Speaking as a former Belgian resident, I thought this was good news:
Socialist Elio Di Rupo took the oath as Belgium’s first Francophone prime minister in nearly 40 years on Tuesday, formally ending a record 541-day government impasse.
In a ceremony at the ornate royal palace, the son of Italian immigrants completed a remarkable personal journey that took him from an impoverished childhood in Belgium’s rustbelt south to become the leader of Belgium.
Amid small talk and jokes with King Albert II, the 13 ministers and 6 state secretaries took the oath, much to the relief of the nation of 6.5 million Dutch speakers and 4.5 million French speakers frustrated with lawmakers’ inability to form a government over linguistic differences.
Of course, it’s hard to say what the Belgians think about it. When you go a year and a half without a government, and your quality of life really doesn’t suffer (and for the most part improves), why would you want a functioning bureaucracy anyway?
There were two events that struck me when I first moved to Belgium years ago. One was an incident in the U.S. where the new diplomat from Francophone Belgium ended up having to fight the former diplomat from Dutch Belgium who refused to move out of the ambassador’s residence in New York when he was assigned to the U.N. The second was the fact that the two top women’s tennis players in the world at the time, Justine Henin (French) and Kim Clijsters (Dutch), hated each other, which seemed odd, because what were the chances of two Belgians dominating women’s tennis at the same time? You’d think they would have been best buddies. But one spread stories that the other was on steroids.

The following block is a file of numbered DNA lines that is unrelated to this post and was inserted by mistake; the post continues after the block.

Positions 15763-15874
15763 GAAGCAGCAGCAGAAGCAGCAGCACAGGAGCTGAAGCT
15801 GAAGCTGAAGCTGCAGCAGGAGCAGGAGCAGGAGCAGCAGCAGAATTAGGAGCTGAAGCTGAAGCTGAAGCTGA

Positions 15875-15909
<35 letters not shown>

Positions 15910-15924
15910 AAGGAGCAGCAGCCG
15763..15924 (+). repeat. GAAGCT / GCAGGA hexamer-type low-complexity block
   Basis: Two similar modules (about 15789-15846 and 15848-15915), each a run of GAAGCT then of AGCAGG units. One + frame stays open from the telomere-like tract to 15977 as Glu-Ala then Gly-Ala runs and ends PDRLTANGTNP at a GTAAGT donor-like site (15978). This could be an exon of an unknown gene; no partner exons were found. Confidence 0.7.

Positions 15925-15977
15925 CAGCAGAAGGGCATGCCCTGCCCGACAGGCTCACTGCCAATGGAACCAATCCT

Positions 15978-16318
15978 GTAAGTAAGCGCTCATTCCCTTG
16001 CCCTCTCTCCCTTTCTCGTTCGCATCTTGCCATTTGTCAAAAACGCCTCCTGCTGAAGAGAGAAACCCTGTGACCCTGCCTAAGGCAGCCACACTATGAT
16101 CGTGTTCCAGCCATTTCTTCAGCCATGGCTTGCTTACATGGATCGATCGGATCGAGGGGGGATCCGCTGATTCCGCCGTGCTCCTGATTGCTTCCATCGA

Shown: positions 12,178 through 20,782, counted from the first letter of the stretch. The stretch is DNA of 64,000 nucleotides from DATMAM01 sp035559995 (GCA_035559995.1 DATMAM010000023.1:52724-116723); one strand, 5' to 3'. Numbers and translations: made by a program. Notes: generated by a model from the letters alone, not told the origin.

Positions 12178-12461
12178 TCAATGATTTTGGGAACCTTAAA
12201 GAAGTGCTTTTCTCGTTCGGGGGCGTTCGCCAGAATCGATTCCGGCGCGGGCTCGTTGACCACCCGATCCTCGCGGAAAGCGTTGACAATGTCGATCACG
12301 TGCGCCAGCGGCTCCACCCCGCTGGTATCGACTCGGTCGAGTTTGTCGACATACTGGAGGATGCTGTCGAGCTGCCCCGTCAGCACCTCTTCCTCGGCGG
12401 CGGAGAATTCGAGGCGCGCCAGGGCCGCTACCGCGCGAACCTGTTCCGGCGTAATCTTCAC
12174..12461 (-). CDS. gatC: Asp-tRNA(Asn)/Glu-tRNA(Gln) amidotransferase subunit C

And here’s another thing I noticed about the new government. The new Socialist prime minister, Elio Di Rupo, is a French speaker, the first Francophone to head the nation in three decades, but he’s the son of Italian immigrants. It wouldn’t surprise me that neither side wanted someone pure French or pure Dutch as the leader.
- New Belgian government sworn in, ending crisis (seattletimes.nwsource.com)